Identification of PutA binding sites
Initial localization of PutA binding sites in the put
control DNA region was performed by gel mobility shift assays using different fragments of the 419-bp put
control DNA. Systematic evaluation of different regions of the put
control DNA indicated that PutA does not bind to the 1–170 bp region immediately downstream of putP
(, lanes 3–4). However, PutA was observed by gel mobility shift assays to bind to regions 183-231 and 342-412 of the put
control DNA (data not shown). Additional assays indicated that PutA binds to oligonucleotides 183-210, 342-365 and 388-412 (, lanes 5–10). Previously, we showed by gel mobility shift assays that PutA also binds to oligonucleotide 211-231, with apparent binding stoichiometry of one DNA duplex per PutA dimer.25
Figure 1 Localization of PutA binding sites in the put control DNA region. (a) Gel mobility shift assays of PutA with different regions of put control DNA. Separate binding mixtures of PutA (0–1.5 μM) with full-length put control DNA 1–419 (more ...)
Sequence alignment of the four oligonucleotides that bound to PutA (183-210, 211-231, 342-365, 388-412) revealed a GTTGCA consensus sequence. This motif is present in each of the four oligonucleotides (), and it appears five times in the 183 - 412 bp region of the put control DNA (). Thus, five potential operator sites, denoted O1 - O5, were proposed, as shown in .
The proposed binding sites were further examined by changing each one from GTTGCA to GTCATA by site-directed mutagenesis of the put control DNA. Gel mobility shift assays show that simultaneously mutating all five sites disrupts PutA binding to the put control DNA (, Δ12345) confirming that PutA specifically recognizes only the five binding sites in the put control region. Gel mobility shift assays were then used to test PutA binding to the five sites incrementally using PutA52 to resolve the different complexes. As shown in , decreasing the number of binding sites in the put control DNA reduces the observed mobility shift of the protein-DNA complex. This further confirms that the put control DNA contains five PutA binding sites, and suggests that PutA52 is able to bind all five sites simultaneously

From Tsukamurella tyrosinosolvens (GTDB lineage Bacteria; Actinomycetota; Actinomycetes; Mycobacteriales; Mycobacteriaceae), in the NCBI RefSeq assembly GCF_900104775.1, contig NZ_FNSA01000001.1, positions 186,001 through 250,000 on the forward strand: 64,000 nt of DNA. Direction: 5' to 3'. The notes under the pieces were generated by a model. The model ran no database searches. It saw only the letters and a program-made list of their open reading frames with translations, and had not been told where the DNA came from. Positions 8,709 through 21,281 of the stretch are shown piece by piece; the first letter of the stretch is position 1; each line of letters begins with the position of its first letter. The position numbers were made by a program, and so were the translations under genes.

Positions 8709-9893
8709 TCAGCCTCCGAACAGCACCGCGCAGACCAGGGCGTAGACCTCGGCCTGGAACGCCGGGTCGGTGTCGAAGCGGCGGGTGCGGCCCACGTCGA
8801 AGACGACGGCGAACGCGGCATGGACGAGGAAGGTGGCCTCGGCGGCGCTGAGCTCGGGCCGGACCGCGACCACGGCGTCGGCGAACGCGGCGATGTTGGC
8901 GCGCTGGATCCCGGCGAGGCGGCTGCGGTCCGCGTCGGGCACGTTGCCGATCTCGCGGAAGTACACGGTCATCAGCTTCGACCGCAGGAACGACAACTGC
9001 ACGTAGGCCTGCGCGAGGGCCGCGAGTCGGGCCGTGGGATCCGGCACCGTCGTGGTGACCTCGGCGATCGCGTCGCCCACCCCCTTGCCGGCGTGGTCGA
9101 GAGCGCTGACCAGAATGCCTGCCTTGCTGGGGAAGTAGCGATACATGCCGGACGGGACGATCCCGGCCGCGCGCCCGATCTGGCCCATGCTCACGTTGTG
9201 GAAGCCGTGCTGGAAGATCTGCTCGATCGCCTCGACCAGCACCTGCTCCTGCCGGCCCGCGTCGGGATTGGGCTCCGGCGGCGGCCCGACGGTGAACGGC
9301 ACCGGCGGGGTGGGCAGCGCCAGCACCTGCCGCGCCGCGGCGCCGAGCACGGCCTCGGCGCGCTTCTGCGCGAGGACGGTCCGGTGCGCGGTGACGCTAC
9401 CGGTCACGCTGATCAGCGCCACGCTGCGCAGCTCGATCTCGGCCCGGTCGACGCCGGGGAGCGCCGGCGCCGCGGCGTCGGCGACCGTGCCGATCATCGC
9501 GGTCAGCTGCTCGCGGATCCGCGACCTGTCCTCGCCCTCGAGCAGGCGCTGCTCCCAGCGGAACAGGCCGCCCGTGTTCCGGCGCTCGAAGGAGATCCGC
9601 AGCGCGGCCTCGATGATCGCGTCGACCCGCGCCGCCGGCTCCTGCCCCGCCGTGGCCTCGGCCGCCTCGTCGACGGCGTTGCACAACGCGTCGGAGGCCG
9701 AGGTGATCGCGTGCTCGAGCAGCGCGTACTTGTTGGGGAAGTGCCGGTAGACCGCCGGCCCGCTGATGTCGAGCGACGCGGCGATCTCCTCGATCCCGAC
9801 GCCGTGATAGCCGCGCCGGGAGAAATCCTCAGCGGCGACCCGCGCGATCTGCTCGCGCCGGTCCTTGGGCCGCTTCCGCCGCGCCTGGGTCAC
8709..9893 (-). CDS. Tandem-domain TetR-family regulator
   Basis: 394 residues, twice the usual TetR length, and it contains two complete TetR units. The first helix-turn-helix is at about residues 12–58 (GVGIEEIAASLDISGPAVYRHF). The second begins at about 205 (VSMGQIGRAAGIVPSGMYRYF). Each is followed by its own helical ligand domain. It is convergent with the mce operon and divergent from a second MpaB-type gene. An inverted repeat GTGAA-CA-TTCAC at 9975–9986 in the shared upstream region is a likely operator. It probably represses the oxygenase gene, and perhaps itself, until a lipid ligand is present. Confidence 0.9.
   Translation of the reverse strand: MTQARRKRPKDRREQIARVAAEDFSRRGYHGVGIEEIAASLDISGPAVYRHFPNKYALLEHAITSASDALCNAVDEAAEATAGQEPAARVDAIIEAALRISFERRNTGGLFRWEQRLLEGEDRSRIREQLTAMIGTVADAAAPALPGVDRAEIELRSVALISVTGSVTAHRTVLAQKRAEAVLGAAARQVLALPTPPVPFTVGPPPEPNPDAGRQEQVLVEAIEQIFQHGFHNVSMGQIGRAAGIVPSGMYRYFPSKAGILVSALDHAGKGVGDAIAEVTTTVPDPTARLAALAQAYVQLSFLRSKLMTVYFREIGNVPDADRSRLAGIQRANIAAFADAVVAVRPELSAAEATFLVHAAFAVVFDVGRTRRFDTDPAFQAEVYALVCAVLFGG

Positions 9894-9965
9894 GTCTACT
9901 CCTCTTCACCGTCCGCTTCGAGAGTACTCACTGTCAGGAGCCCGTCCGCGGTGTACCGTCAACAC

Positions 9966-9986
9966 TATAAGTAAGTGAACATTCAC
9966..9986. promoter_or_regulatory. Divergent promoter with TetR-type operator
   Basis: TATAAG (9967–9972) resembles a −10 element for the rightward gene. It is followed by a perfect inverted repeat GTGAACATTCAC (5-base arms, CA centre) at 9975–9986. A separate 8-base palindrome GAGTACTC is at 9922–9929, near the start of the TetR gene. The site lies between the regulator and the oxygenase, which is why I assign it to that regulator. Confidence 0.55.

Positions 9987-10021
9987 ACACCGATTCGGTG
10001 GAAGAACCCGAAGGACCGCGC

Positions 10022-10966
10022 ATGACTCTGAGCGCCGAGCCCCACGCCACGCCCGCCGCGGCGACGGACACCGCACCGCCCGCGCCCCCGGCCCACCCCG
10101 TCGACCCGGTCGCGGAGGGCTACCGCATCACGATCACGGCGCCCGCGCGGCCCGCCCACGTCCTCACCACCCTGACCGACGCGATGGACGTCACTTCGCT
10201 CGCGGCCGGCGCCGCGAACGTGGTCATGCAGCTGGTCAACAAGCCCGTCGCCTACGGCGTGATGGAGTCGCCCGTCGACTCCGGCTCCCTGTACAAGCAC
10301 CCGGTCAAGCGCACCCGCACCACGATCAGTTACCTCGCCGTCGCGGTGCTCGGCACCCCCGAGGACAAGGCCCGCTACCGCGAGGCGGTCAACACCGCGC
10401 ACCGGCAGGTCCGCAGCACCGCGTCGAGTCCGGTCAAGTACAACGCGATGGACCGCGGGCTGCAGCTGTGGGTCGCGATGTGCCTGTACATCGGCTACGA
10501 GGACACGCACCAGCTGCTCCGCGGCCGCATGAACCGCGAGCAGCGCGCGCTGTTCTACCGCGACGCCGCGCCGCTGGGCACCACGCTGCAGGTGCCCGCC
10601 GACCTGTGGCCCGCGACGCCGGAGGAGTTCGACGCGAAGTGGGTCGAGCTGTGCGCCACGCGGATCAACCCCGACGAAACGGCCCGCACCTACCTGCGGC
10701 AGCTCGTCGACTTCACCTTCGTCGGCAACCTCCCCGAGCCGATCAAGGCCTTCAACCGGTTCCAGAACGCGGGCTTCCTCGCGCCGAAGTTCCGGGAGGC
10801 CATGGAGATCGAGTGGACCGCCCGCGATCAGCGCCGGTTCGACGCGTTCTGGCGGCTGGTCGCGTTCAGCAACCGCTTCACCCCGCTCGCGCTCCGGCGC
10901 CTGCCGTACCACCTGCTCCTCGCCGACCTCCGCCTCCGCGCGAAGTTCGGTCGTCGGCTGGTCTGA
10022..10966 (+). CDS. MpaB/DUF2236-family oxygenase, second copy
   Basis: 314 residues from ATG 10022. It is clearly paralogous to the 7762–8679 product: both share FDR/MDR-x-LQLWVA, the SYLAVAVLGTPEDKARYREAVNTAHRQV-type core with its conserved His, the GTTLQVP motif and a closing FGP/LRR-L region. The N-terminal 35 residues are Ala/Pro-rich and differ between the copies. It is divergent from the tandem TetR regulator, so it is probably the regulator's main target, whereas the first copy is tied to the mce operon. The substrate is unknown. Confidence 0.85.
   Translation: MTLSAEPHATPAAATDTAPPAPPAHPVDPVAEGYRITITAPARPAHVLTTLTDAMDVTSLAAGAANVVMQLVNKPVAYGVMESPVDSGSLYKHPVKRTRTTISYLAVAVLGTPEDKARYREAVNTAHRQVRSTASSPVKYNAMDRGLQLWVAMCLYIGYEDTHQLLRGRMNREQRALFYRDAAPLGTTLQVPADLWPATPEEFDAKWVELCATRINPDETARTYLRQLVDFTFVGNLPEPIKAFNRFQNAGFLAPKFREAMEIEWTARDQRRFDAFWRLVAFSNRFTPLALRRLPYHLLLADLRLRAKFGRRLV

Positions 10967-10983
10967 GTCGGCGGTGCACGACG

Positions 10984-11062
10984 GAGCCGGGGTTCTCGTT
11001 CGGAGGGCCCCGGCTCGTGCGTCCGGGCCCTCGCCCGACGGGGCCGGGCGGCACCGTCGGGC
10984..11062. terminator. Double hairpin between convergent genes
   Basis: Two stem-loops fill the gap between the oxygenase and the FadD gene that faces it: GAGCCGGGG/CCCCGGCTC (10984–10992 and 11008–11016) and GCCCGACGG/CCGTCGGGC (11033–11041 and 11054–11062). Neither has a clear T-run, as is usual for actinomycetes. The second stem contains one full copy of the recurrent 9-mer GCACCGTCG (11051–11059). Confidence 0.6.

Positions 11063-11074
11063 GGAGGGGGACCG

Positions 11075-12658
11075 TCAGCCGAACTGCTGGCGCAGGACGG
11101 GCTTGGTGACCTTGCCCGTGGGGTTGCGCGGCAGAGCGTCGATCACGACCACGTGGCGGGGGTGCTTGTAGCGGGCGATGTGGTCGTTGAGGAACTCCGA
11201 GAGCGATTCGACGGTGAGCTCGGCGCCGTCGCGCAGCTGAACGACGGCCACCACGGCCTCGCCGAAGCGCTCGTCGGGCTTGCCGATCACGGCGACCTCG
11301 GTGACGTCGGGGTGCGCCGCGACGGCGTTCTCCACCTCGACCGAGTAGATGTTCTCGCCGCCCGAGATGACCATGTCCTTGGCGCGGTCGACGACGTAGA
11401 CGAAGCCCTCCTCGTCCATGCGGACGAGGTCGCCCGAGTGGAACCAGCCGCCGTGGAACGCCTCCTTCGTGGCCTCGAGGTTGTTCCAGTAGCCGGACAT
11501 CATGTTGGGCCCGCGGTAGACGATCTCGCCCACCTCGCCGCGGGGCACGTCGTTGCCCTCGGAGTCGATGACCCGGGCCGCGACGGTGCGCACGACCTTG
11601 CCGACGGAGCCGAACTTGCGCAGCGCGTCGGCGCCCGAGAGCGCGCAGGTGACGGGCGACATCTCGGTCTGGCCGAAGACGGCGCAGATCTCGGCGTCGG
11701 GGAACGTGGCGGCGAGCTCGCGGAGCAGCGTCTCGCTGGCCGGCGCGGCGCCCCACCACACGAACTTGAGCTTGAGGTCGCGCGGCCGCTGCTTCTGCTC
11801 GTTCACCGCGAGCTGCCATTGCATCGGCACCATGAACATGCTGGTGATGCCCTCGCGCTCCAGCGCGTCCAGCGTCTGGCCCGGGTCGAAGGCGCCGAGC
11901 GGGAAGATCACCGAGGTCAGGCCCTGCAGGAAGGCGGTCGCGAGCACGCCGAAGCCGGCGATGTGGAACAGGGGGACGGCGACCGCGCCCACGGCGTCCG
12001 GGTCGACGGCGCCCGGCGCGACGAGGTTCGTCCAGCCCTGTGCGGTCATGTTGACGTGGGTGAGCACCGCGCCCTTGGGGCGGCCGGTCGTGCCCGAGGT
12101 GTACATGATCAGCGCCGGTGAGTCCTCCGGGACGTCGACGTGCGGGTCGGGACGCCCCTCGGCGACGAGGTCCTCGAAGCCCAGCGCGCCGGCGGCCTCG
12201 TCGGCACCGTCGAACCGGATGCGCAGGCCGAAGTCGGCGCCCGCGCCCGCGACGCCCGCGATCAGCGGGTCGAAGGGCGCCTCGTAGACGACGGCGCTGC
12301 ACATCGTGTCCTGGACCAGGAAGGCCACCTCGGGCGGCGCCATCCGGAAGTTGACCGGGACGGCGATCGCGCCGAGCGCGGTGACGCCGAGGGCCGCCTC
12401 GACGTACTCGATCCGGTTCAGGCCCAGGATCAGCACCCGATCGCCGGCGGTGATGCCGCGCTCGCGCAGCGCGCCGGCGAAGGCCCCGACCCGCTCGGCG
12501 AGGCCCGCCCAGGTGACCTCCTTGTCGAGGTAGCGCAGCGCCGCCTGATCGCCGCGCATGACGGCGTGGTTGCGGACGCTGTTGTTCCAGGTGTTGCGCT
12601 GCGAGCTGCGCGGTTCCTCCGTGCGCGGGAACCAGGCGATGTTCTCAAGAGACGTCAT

Figure 2 Gel mobility shift assays of full-length PutA and PutA52 with wild-type put control DNA and put control DNA with an increasing number of mutated binding sites. (a) Separate binding mixtures of full-length PutA (0–0.25 μM) with wild-type (more ...)
Autorepression of putA
Cell-based reporter gene assays were performed to test the role of each PutA binding site in repressing expression of putA
. For these assays, E. coli
strain JT31 putA− lacZ−
was cotransformed with PutA-pUC18 and PputA:lacZ
-pACYC184 constructs (wild-type and single or multiple operator site mutations in the put
control DNA). Western analysis confirmed expression of PutA. Consistent with previous results, PutA repressed expression of the lacZ
reporter gene by over 75 % relative to control cells (pUC18 alone and wild-type PputA:lacZ
construct) (, WT).22
Mutations of O1 (Δ1) and O2 (ΔO2) singly or in combination (ΔO1-2) did not increase β-galactosidase activity. Because PutA repression of the lacZ
reporter gene (~ 73 %) was not diminished by mutating operator sites O1 and O2, PutA binding to these sites is not necessary for repressing transcription of putA
. Mutating O3 (ΔO3) greatly reduced lacZ
reporter gene expression in the control cells (data not shown) to ~ 10 % of wild-type put
control DNA. Because of the intrinsically low reporter gene expression of the ΔO3 mutant construct, we were not able to directly assess the impact of site O3 on PutA repression of putA
. O3 is located in the −35 region of the putA
promoter (see ), thus, the mutation at site O3 most likely decreases the binding of the σ subunit of E. coli
RNA polymerase to the −35 element. We thus consider O3 to be an important operator for autorepression of putA
despite the fact that we could not test its role using the reporter gene assay. Mutating sites O4 (ΔO4) or O5 (ΔO5) increased β-galactosidase activity and lowered repression of the lacZ